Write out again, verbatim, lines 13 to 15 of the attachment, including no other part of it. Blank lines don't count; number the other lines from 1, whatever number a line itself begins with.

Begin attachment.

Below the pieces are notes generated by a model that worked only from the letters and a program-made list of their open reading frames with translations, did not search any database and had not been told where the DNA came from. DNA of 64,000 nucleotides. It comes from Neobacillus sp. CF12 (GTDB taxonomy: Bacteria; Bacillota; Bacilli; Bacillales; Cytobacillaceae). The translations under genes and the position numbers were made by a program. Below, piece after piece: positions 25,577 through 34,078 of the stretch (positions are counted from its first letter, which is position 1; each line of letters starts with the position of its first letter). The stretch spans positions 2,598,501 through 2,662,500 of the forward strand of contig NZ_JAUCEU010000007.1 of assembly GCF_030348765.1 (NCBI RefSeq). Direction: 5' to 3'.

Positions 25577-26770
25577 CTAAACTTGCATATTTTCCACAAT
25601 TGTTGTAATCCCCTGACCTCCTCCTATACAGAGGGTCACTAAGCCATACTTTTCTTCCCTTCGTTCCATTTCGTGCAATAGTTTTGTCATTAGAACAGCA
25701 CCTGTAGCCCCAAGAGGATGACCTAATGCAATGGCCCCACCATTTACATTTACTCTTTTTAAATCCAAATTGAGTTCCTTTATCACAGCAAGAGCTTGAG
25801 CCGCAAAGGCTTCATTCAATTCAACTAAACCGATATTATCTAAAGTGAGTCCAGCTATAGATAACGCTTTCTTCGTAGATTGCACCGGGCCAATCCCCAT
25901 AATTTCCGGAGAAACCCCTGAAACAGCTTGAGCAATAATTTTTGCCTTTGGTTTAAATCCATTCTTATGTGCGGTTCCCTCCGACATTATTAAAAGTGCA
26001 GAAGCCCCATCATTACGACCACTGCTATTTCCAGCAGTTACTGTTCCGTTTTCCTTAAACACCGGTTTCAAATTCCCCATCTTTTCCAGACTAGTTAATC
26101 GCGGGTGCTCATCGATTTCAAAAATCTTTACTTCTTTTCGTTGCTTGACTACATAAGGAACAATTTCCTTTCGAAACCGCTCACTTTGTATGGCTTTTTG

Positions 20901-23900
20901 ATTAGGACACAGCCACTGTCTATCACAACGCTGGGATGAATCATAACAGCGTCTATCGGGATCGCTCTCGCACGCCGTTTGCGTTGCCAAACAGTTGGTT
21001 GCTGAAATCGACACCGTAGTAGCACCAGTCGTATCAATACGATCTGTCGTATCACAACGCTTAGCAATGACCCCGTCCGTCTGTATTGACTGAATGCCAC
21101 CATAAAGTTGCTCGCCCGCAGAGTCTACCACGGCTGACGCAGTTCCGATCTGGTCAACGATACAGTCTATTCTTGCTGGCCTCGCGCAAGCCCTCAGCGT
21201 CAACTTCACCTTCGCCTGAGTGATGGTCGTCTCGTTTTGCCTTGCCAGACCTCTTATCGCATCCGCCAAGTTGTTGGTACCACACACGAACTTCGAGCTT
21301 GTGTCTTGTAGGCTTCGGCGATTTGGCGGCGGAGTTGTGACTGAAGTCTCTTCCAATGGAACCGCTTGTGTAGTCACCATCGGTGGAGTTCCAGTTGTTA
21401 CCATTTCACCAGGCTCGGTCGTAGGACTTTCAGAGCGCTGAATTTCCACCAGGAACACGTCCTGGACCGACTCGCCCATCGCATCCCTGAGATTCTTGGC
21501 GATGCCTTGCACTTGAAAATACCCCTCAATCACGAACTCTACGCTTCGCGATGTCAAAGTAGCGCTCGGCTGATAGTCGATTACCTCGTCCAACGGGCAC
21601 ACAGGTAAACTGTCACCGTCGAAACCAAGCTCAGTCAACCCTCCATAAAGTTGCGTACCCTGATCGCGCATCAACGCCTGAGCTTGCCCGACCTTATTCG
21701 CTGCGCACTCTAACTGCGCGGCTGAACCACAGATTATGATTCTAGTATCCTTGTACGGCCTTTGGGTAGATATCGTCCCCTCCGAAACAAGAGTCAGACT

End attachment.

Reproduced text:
21101 CATAAAGTTGCTCGCCCGCAGAGTCTACCACGGCTGACGCAGTTCCGATCTGGTCAACGATACAGTCTATTCTTGCTGGCCTCGCGCAAGCCCTCAGCGT
21201 CAACTTCACCTTCGCCTGAGTGATGGTCGTCTCGTTTTGCCTTGCCAGACCTCTTATCGCATCCGCCAAGTTGTTGGTACCACACACGAACTTCGAGCTT
21301 GTGTCTTGTAGGCTTCGGCGATTTGGCGGCGGAGTTGTGACTGAAGTCTCTTCCAATGGAACCGCTTGTGTAGTCACCATCGGTGGAGTTCCAGTTGTTA